Aids activists dismayed by ANC leadership race
The battle to lead the African National Congress (ANC) pits an Aids dissident against a rival who took a shower as a form of safe sex, in a country that has the world’s highest rate of HIV infections.
The ANC is electing its new leaders at a conference in Polokwane, Limpopo, that starts on Sunday. The front-runners to lead the ruling party are President Thabo Mbeki and ANC deputy president Jacob Zuma.
“We are unhappy and uncomfortable about Mbeki’s enormous failure to tackle the problem of HIV/Aids in the past years. As for Zuma, some of his public statements on HIV/Aids and gender issues call for anxiety,” said Treatment Action Campaign spokesperson Mark Heywood.
He added: “We are not supporting either of the two candidates. We have serious reservations about them because their utterances and general disposition to the fight against HIV/Aids are suspect.”
The TAC and other lobbies have long been at odds with Mbeki and his government over their record in dealing with about 5,5-million people living with HIV, in particular the limited roll-out of antiretroviral drugs (ARVs).
But the prospect of Mbeki being replaced as ANC leader next week by Zuma hardly fills them with confidence, given that the latter once told a court he showered after sex with an allegedly HIV-positive woman as a precaution against contracting the virus. He was head of the National Aids Council at the time.
Mbeki has kept his counsel in recent years but caused major controversy in the past by publicly questioning the link between HIV and Aids, suggesting that poverty and nutrition are also involved in the collapse of immune systems.
The government’s Aids policy has largely been left in the hands of Health Minister Manto Tshabalala-Msimang—dubbed Dr Beetroot for advocating a diet of vegetables and garlic to help combat the disease.
When she headed up the South African delegation at an international Aids conference in Toronto in 2006 and displayed vegetables at the country’s exhibition stand, a United Nations envoy called Pretoria’s polices “more worthy of a lunatic fringe than of a concerned and compassionate state”.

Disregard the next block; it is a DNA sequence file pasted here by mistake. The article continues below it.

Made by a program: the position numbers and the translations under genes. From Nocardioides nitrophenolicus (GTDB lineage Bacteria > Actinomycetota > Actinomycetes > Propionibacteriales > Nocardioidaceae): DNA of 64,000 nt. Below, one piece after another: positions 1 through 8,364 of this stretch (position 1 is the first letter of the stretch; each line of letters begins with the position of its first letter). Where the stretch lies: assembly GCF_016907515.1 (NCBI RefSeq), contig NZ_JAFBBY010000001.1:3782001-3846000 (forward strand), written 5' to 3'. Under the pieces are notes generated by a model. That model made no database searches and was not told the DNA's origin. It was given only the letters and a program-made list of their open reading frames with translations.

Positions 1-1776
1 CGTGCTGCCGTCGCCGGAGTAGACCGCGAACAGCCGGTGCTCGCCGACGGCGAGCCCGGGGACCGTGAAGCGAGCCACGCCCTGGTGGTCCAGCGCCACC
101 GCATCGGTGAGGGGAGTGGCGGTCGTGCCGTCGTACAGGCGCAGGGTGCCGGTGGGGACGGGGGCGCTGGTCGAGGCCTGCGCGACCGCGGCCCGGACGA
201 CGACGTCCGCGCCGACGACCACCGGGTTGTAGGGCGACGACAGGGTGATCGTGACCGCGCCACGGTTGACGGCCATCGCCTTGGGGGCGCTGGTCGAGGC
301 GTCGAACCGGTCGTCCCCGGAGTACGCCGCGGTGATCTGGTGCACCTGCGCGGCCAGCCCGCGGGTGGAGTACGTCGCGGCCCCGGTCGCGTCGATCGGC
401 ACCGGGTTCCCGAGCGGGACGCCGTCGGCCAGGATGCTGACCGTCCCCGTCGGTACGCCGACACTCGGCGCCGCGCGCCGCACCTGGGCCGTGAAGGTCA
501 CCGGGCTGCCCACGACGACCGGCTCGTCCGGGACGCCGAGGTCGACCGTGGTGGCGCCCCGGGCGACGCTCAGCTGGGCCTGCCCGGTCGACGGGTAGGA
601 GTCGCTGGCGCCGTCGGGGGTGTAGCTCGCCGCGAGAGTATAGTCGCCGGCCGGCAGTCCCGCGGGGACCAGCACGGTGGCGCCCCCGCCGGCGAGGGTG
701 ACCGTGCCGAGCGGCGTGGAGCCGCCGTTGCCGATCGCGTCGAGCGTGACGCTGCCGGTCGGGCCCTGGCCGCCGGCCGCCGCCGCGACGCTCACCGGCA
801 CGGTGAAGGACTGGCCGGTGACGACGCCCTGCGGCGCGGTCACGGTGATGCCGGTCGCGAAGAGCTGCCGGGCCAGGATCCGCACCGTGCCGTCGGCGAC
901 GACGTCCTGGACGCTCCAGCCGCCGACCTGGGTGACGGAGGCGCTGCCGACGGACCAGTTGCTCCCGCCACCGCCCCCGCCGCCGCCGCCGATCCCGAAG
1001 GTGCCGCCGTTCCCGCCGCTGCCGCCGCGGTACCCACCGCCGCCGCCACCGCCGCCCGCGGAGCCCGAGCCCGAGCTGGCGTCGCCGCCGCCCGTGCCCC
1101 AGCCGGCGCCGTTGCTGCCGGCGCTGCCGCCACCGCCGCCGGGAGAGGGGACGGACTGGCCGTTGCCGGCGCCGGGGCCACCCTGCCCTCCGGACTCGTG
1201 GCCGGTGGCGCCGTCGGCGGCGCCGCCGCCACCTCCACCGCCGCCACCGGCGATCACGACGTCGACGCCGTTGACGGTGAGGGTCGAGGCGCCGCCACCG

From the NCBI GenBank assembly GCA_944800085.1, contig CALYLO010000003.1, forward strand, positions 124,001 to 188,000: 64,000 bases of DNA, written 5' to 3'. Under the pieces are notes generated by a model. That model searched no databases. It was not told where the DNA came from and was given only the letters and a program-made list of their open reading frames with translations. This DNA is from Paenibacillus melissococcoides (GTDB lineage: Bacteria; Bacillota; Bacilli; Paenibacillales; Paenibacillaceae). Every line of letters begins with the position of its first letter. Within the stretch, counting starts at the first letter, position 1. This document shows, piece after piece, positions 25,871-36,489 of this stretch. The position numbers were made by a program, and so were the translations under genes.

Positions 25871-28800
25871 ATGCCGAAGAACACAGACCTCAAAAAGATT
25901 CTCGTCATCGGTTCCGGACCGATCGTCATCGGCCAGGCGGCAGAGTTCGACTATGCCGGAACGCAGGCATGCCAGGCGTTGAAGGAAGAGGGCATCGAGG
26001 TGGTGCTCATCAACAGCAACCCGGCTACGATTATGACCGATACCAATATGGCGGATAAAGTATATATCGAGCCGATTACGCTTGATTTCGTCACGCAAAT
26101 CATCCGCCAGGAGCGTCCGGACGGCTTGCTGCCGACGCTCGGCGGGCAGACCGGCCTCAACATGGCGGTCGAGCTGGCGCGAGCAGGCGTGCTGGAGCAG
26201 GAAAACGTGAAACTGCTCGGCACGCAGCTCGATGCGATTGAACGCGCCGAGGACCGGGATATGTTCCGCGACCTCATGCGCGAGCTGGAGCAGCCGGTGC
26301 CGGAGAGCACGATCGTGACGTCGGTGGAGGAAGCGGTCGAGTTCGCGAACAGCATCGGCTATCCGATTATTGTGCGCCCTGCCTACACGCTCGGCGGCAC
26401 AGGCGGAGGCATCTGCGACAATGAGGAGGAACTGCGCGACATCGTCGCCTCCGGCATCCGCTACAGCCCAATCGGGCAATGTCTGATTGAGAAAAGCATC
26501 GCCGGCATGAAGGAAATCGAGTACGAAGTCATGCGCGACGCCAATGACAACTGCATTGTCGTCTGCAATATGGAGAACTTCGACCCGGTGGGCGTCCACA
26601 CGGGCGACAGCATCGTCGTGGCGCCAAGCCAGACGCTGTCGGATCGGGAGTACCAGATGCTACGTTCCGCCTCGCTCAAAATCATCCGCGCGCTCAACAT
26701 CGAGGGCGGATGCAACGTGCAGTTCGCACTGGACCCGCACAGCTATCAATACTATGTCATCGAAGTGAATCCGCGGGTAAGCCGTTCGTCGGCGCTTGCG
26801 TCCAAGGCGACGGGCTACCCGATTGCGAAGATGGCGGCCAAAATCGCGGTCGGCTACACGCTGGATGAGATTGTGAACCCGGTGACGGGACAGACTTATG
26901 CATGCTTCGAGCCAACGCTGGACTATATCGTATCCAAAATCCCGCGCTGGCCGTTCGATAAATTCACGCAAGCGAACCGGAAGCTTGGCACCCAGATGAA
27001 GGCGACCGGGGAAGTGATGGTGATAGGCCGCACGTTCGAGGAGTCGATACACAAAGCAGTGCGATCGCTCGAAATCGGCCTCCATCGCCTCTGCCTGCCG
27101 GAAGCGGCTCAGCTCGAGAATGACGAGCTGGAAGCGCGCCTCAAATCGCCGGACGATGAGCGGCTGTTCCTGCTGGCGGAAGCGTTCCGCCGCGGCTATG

Long-running calls for Tshabalala-Msimang’s sacking eased off when she fell ill late last year and her deputy, Nozizwe Madlala-Routledge, became the driving force behind a new five-year Aids programme that placed a far greater emphasis on ARVs.
However, when Tshabalala-Msimang returned to work after a liver transplant, Madlala-Routledge was soon shown the door in a move that was greeted with widespread dismay by Aids activists and the medical community.
During Zuma’s rape trial, he accused his victim of eliciting the sexual encounter by wearing a short skirt. He also incurred the wrath of Aids activists earlier this year when he told a Heritage Day rally: “When I was growing up an ungqingili [gay] would not have stood in front of me. I would knock him out.” Having being deluged with criticism by rights groups, Zuma later apologised.
Even the Congress of South African Trade Unions (Cosatu), one of Zuma’s strongest backers for next week’s contest against Mbeki, appears unconvinced by his commitment in the fight against Aids.
“We must continue to put pressure on and engage the new ANC leadership to take the issue HIV/Aids seriously. So far this has not been the case,” said Cosatu’s HIV/Aids coordinator Theo Steele.
Recent figures released by the UN showed South Africa, with its population of 48-million, now has the world’s highest number of people infected with HIV at 5,5-million.—Sapa-AFP